UN: Bethlehem in economic isolation

A new United Nations report finds Israeli policies in the wake of the Palestinian Al-Aqsa Intifada have caused serious economic hardship for the people of Bethlehem.

    There has been a 90% drop in tourists to Bethlehem's holy sites

    The report, Costs of Conflict: The Changing Face of Bethlehem, has determined Bethlehem residents live in almost complete isolation of their Jerusalemite and West Bank neighbours, quarantined off by a series of roadblocks, checkpoints, illegal Jewish settlements and stretches of concrete blocks put in place by Israeli occupation forces over the course of the last four years.

     

    They are prevented from travelling to and worshiping in nearby Jerusalem. 

     

    As a result of these and other restrictive Israeli measures, Bethlehem has suffered serious economic losses, with a majority of businesses having had to relocate or close, found the report. 

     

    Construction on the controversial separation barrier around Rachel's Tomb have lead to the closure or relocation of 72 of the 80 Palestinian businesses in the area. 

     

    Decimated economy

     

    Compiled by the Office for the Coordination of Humanitarian Affairs (OCHA) and the Office of the Special Coordinator for the Peace Process in the Middle East (UNESCO), the report expects yet another sombre Christmas as tourist numbers are expected to further drop.

    Israeli policies have isolated
    the city of Bethlehem

     

    The number of tourists visiting Bethlehem has dwindled from 91,726 in 2000 to a mere 7,249 in 20040 - a drop of over 90%. The result has been devastating for the local Palestinian population - a town that was once thrived on its tourism industry is now on the brink of poverty.

     

    "Bethlehem's self-sufficiency has also diminished with the loss of tourists and pilgrims due to the conflict and to movement restrictions. Before the Intifada the people of Bethlehem had a much lower rate of dependency on Israel for work …Today with the tourism sector decimated, most residents can barely make a living," the report said.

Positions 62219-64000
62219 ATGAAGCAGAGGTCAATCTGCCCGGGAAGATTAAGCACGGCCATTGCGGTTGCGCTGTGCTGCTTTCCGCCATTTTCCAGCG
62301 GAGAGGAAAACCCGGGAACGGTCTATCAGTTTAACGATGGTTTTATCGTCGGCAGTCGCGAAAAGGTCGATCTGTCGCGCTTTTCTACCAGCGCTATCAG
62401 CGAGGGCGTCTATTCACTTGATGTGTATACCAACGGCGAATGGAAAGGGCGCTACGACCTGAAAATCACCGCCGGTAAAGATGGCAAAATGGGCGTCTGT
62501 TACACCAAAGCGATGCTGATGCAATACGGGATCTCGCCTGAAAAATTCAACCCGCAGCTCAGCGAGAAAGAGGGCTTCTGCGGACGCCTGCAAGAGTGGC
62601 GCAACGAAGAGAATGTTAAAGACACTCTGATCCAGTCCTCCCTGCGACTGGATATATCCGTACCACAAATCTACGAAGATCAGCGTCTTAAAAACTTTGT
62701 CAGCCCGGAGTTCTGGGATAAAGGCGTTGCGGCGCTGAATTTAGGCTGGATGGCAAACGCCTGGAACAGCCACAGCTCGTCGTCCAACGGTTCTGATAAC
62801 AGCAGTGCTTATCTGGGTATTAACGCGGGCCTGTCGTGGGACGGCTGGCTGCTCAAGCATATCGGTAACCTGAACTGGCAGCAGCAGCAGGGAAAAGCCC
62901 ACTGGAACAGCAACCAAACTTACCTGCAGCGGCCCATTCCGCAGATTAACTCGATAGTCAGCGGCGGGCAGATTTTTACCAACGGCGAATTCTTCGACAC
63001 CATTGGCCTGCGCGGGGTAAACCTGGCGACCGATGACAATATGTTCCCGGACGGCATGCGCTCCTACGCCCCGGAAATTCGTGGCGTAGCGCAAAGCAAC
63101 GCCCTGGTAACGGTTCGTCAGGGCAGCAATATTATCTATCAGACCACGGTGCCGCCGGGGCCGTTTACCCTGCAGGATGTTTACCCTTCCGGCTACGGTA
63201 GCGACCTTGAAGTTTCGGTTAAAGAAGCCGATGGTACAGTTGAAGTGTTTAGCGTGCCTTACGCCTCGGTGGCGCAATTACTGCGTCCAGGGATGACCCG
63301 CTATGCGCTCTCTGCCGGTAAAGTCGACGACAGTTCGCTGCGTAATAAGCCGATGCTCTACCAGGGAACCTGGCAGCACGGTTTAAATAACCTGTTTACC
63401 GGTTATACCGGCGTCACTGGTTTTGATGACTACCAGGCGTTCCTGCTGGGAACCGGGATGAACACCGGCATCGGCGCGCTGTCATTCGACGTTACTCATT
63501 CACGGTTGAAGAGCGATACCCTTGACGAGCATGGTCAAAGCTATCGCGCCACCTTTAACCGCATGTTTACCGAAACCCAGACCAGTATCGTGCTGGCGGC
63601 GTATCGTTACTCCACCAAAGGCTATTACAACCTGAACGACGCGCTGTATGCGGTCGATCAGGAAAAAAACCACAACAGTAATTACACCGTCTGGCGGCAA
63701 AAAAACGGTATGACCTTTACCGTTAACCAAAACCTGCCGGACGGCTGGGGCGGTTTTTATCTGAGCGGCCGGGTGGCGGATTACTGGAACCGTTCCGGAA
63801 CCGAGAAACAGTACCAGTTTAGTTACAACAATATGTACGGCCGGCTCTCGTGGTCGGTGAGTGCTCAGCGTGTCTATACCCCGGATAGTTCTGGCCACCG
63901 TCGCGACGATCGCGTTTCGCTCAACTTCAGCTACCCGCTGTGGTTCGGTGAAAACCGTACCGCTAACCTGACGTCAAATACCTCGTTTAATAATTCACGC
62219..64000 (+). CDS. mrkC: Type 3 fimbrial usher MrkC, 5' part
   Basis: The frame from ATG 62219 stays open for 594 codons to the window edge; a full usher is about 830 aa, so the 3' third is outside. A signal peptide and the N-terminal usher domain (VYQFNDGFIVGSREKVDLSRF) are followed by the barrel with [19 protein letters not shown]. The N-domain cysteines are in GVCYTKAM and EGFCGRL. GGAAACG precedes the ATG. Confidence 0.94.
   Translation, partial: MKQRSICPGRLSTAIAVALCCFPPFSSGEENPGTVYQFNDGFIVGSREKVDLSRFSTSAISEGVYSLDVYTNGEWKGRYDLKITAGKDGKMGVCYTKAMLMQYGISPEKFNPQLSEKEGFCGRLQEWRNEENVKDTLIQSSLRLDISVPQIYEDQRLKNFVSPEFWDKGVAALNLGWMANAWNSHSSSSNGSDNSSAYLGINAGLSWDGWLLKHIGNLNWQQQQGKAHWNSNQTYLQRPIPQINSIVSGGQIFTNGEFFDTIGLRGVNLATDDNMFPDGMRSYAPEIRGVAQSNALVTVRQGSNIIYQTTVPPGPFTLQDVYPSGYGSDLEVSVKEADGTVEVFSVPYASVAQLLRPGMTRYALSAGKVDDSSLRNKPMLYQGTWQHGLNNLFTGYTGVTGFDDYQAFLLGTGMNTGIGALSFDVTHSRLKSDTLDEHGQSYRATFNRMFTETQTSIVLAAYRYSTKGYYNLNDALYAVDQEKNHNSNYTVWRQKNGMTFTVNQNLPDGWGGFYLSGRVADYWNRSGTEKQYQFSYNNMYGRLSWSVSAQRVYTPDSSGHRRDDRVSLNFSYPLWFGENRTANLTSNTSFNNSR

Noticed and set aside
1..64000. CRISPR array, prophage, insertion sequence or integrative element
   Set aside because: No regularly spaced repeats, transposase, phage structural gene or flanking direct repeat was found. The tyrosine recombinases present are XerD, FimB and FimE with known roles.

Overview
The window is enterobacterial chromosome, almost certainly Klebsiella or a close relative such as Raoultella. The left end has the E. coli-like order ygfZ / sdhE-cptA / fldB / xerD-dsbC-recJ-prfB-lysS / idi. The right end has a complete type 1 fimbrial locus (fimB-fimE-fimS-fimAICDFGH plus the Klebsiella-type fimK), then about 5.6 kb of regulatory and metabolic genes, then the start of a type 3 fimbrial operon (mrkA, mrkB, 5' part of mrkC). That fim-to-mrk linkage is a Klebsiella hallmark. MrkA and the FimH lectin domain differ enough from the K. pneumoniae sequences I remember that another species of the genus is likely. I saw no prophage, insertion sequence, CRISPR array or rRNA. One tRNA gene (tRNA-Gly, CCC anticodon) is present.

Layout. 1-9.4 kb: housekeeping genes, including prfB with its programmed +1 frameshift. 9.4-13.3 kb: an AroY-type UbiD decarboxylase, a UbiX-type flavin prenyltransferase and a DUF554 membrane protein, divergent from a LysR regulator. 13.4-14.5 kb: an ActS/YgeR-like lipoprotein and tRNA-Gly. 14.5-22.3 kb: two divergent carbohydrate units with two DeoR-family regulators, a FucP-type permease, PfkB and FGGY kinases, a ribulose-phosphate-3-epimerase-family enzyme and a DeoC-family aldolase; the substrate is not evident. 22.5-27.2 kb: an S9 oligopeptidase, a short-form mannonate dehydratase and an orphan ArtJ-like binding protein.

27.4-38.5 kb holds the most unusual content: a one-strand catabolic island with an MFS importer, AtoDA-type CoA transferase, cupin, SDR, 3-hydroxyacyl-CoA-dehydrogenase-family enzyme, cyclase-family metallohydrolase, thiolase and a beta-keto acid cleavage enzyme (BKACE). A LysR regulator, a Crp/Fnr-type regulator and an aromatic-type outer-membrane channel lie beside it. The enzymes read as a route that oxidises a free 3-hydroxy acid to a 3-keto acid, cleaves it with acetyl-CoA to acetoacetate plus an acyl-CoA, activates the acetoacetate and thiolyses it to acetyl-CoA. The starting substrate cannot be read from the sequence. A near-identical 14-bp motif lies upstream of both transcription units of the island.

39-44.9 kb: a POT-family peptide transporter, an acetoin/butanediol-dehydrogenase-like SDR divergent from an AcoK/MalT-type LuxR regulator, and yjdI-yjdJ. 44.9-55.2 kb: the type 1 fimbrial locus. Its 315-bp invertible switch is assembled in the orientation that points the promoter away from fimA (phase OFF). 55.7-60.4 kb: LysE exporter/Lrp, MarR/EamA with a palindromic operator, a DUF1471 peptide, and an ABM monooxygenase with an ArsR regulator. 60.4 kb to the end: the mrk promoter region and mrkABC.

There has also been a marked increase in emigration of Bethlehem’s indigenous Christian community.  Once equal in number to their Muslim counterparts, some 9.3% of Bethlehem's Christians have been forced to emigrate since the outbreak of the Intifada in September of 2000 due to “the lack of economic and social options”.

     

    "Israeli policies, including Israeli settlements, restricted roads and the current and planned route of the Barrier do not allow space for Palestinian population growth and urban development."

     

    Restricted access

     

    The report also found that Israeli forces have routinely denied or severely restricted access to holy sites for both Bethlehem’s Christian and Muslim populations. 

     

    Bilal Mosque, a Muslim religious site inside Rachel's Tomb, remains inaccessible to Muslim worshippers.

    Manger Square is nearly empty
    as Christmas approaches

     

    In addition, Bethlehem has been isolated completely from the West Bank and Jerusalem, with some 78 physical obstacles including at least 10 checkpoints, 55 dirt mounds, nine illegal Jewish settlements and the now infamous Separation Barrier surrounding it. 

     

    A limited number of permits were issued for entry into Jerusalem to worship on holy days and religious holidays, with applicants having no control over dates.  Even with valid permits, entry into Jerusalem was often arbitrary and at the discretion of the Israeli soldier manning the checkpoint.

     

    In 2002, Bethlehem was placed under 24-hour curfew for 156 days during a siege of the Church of Nativity, where Palestinian fighters had been holed up.

     

    "The glory of Bethlehem … is vanishing," the report concluded.

     

    "Surrounded by Israel's Barrier on two sides and restricted roads and roadblocks on the other, urban Bethlehem has become isolated."

    SOURCE: Aljazeera


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